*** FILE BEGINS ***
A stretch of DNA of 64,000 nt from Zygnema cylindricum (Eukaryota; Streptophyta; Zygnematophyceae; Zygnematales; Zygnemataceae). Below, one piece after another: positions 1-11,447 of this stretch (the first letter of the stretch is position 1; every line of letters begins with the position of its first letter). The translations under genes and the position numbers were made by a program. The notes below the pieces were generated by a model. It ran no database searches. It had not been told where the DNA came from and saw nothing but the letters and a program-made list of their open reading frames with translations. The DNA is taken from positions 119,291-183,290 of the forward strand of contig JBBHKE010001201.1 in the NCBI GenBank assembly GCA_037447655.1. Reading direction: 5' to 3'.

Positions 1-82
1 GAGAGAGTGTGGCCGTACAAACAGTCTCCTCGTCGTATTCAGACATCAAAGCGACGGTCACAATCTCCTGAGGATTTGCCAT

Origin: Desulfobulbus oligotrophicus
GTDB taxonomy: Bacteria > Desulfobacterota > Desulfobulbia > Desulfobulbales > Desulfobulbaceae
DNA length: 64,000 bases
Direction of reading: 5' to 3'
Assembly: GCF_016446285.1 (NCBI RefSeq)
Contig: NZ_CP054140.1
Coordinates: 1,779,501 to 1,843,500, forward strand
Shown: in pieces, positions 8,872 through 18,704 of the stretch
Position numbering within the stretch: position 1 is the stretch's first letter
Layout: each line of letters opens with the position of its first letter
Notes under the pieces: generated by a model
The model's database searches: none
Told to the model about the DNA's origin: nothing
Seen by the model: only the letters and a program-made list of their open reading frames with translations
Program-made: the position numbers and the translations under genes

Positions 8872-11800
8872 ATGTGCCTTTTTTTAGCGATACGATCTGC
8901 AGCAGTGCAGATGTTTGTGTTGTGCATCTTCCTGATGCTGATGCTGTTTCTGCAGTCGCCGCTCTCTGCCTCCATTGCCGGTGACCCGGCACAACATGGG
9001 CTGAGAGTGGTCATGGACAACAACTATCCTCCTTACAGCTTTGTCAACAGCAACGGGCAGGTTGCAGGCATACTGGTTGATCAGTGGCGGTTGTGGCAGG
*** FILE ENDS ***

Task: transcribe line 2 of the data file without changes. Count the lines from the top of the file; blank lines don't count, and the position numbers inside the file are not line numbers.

Positions 1-82